Types of Consideration in Contract Law
There are various types of consideration: Executory consideration, Bargained for exchange, and Unreal or irrational consideration. Let’s discuss these types of consideration and what they mean in law. Consideration may also be performed by another party or a stranger. If the act is performed per the promisee’s wish, it qualifies as consideration. In general, however, it’s best to consider the intent of the parties before deciding on which type to use.
An executory consideration is a promise given in exchange for an act or promise to be performed later. For example, if you promise to deliver something to another person, they will pay you when you’ve delivered the item. If you fail to do so, your promise becomes void and you may end up facing a lawsuit. Executory consideration is a valuable part of a contract because it allows both parties to get what they want later.
In contract law, executed consideration is the amount of money given in return for the performance of an act. This act forms the basis for the contract. Until the act is performed, the consideration does not exist. Otherwise, a subsequent promise cannot be made without the first one’s performance. The execution of consideration occurs in two types of contracts: trusts and sales. Whether the consideration is money or something else depends on the nature of the contract.
A bargain is an agreement between two parties where the parties have agreed to exchange a promise or something of value in exchange for performance. Under the bargained-for exchange rule, a promise must be accompanied by a return promise. This must be mutually beneficial, and both parties must have the intention to induce the other to perform or provide something of value in return. When both parties agree to exchange a promise, the exchange of value is complete, and the bargained-for value becomes the basis for enforcement.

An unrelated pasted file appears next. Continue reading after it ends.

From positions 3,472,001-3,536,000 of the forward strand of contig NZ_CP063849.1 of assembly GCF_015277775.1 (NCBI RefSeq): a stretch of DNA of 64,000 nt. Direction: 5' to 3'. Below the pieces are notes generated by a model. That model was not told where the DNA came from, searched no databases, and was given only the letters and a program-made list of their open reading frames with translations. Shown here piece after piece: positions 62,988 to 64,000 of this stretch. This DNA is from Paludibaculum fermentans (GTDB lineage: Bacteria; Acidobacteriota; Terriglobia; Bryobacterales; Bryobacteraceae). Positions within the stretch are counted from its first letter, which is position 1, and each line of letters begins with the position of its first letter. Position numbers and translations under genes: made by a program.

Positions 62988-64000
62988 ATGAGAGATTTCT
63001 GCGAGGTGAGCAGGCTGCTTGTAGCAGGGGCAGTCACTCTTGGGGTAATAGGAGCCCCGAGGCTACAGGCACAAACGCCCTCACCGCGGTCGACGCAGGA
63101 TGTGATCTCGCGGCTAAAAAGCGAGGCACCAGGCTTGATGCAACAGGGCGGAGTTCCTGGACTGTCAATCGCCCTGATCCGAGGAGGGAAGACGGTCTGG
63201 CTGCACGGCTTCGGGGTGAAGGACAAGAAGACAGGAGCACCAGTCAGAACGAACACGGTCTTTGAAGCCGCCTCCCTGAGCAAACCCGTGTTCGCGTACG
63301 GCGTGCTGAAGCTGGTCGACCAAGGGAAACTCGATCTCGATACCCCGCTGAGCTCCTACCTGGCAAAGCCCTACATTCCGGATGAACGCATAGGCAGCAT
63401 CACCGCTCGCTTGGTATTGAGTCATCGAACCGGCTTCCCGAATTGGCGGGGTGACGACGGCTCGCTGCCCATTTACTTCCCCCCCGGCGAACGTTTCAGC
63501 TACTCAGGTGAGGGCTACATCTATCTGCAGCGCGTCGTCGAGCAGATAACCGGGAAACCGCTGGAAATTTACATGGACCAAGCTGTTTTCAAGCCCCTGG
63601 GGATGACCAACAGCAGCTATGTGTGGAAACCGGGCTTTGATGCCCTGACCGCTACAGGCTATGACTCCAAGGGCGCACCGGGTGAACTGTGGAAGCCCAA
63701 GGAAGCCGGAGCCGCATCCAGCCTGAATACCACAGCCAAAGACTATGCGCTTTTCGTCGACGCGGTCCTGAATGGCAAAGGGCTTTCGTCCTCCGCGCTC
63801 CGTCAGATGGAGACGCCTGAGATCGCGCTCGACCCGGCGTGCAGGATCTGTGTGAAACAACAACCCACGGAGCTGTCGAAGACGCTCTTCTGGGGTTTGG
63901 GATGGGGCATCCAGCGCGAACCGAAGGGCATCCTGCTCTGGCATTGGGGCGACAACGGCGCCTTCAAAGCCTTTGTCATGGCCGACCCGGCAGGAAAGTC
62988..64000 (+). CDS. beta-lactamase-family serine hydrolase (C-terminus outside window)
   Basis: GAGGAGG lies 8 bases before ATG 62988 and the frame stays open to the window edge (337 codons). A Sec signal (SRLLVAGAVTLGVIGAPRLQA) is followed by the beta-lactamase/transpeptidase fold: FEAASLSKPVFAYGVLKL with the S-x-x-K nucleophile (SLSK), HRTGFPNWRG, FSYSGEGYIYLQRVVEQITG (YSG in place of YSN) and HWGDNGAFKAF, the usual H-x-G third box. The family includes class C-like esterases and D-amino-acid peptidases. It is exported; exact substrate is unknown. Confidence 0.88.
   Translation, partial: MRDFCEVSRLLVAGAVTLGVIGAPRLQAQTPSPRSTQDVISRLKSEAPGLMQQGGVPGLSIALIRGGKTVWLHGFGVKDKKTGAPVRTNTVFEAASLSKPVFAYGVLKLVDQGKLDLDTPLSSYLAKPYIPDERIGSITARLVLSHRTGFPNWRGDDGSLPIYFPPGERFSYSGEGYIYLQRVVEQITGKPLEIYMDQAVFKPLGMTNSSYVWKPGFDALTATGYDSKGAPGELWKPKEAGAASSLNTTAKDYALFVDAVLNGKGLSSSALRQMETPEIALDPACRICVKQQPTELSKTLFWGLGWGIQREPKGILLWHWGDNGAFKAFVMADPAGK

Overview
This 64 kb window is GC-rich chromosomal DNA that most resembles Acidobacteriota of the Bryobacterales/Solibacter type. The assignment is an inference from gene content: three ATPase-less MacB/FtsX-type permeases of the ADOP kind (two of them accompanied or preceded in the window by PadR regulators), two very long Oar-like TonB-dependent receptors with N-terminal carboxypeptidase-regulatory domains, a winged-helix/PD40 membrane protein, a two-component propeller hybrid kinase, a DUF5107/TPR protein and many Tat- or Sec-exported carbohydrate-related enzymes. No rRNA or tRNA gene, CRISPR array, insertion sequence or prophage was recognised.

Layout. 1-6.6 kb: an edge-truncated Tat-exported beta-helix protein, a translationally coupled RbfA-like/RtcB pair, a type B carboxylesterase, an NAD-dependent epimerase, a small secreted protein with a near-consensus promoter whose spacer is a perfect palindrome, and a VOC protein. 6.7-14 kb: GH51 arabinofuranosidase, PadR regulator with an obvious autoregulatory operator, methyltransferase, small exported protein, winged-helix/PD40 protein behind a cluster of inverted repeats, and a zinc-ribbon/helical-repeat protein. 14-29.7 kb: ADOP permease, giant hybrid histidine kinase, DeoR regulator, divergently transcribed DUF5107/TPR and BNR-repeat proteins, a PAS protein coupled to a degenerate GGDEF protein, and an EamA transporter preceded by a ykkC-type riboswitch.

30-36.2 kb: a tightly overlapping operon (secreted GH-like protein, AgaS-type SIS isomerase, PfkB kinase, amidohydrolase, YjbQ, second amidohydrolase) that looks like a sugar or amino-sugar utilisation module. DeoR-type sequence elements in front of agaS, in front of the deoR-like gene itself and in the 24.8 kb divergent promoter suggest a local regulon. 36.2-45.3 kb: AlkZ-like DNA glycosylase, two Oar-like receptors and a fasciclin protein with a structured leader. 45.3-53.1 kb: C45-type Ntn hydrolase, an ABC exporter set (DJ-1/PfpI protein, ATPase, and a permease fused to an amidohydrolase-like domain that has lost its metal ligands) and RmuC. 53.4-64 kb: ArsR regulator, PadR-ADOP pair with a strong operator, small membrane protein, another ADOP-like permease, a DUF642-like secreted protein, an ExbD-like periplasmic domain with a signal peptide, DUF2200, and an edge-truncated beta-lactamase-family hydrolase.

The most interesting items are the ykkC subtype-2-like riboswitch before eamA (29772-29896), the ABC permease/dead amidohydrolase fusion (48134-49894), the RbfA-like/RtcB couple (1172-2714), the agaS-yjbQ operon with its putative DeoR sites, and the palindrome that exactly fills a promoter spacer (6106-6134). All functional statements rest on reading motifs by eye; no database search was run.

In contract law, part payment or consideration can be sufficient to discharge a debt. Consideration is a value exchanged between two parties that benefits one party while causing a detriment to the other. A part payment can satisfy a debt only if the value exchanged is less than the amount of debt owed. The same is true of part payments of debt. Parties can agree to accept part payment of a debt when they are willing to accept it as part of the whole.
A gift is an agreement between two people that involves the exchange of something of value. A gift has a legal validity if it is delivered with a valid consideration. A gift is only valid if it is delivered to the donee, or someone for whom it is intended. To be considered a valid gift, the giver must deliver the object in question or make it available for the donee to receive. A gift that is not delivered with a valid consideration is a gratuitous gift.
Legally sufficient consideration
What constitutes “legally sufficient consideration?” For the purpose of establishing a contract, a deal or contract must have something of value that is measurable or observable. In other words, the consideration must be of a value to the parties, and it must be “bought” or “bargained for” by each party. The amount of money or goods that are “bought” by one party must be greater than the value of the promise or obligation to be performed by the other. The amount of consideration can be very small, but must be substantial to support the contract.